Hardware emulation is the process of imitating the behavior of one or more pieces of hardware (typically a system under design) with another piece of hardware, typically a special purpose emulation system. The goal is normally debugging of the system being designed. Often an emulator is fast enough to be plugged into a working target system in place of a yet-to-be-built chip, so the whole system can be debugged with live data.
The largest fraction of silicon integrated circuit re-spins are due to (at least in part) functional errors. Thus, comprehensive functional verification is key to reducing development costs and delivering a product on time. Functional verification of a design is most often performed using logic simulation and/or prototyping.
Logic simulation is easy, accurate, flexible, and low cost. However, simulation is often not fast enough for large designs and almost always too slow to run application software against the hardware design. FPGA-based prototypes are fast and inexpensive. But the time required to implement a large design into several FPGAs can be long.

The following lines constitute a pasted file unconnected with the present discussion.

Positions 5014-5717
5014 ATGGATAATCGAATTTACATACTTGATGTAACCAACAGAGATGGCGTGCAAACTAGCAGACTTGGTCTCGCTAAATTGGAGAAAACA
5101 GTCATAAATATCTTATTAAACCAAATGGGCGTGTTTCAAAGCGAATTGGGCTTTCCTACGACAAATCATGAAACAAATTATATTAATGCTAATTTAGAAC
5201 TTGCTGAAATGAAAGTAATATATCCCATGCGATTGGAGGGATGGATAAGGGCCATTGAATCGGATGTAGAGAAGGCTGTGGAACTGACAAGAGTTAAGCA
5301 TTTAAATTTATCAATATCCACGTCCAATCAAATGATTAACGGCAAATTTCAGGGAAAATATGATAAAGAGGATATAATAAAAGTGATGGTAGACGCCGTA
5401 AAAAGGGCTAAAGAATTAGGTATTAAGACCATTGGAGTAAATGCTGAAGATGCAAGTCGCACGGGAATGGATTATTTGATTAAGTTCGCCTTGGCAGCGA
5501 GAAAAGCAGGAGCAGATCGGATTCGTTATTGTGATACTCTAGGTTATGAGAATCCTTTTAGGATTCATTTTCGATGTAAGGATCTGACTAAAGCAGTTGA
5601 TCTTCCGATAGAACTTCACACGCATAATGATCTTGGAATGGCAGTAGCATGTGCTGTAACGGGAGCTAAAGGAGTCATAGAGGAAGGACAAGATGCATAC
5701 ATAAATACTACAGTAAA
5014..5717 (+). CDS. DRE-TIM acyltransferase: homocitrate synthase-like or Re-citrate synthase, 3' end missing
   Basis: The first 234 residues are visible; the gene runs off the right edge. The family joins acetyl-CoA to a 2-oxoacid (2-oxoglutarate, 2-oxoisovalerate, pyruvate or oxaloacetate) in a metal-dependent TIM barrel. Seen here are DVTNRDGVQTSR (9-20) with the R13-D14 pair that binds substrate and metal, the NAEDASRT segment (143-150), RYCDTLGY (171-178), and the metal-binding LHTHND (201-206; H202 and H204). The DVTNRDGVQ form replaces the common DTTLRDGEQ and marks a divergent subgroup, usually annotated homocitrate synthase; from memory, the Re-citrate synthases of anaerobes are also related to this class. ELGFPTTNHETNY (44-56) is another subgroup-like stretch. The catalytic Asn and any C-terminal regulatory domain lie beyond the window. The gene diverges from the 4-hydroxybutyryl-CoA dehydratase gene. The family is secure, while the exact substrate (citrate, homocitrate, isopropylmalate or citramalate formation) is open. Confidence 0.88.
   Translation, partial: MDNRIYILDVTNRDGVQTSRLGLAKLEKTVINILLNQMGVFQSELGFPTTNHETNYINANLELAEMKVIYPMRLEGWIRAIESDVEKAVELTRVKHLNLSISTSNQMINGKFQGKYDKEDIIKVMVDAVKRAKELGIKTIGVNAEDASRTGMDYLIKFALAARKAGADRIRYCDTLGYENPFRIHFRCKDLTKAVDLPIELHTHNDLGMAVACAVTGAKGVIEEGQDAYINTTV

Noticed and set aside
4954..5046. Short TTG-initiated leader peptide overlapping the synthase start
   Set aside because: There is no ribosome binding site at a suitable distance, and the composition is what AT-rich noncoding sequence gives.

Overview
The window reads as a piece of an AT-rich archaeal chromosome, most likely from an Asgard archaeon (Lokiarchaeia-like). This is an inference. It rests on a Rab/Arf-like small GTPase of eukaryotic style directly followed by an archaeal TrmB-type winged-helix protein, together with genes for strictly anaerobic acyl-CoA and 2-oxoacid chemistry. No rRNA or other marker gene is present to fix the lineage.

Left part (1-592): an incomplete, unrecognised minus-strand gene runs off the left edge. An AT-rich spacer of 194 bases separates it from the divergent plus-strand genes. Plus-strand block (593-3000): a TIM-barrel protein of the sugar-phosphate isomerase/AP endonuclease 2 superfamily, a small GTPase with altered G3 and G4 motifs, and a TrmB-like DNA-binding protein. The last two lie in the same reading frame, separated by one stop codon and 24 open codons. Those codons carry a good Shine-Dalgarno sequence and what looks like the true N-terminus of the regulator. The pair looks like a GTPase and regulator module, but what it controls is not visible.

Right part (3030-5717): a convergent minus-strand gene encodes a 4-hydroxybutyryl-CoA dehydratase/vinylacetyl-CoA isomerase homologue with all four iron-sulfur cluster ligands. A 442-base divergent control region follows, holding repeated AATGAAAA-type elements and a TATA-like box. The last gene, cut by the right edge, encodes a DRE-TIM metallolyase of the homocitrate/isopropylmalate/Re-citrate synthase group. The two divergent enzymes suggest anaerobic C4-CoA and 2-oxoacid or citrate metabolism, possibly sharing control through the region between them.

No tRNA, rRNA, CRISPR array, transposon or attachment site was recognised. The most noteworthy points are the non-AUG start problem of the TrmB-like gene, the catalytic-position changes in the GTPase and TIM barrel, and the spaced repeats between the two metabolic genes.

The usual compromise is to use simulation early in the verification process when bugs and fixes are frequent, and prototyping at the end of the development cycle when the design is basically complete and speed is needed to get sufficient testing to uncover any remaining system-level bugs.
Prototyping is also very popular for testing software.
Critical Requirements for Prototyping :
1. Largest Density possible
2. Largest amount of I/O
3. Largest available Memory
4. Highest Performance
5. Powerful Tools
6. Volume Cost Reduction Path
Xilinx Virtex6 FPGA are offering the highest in each category with devices reaching 760K Flip-Flops, 38Mb of internal RAM,
2,000 DSP MAC’s running at 600Mhz, 11Gbps serial links to connect multiple devices and more then 1200 I/O’s to connect external interfaces,
To allow you to emulate and prototype your largest designs.
Virtex-6 LXT FPGA Features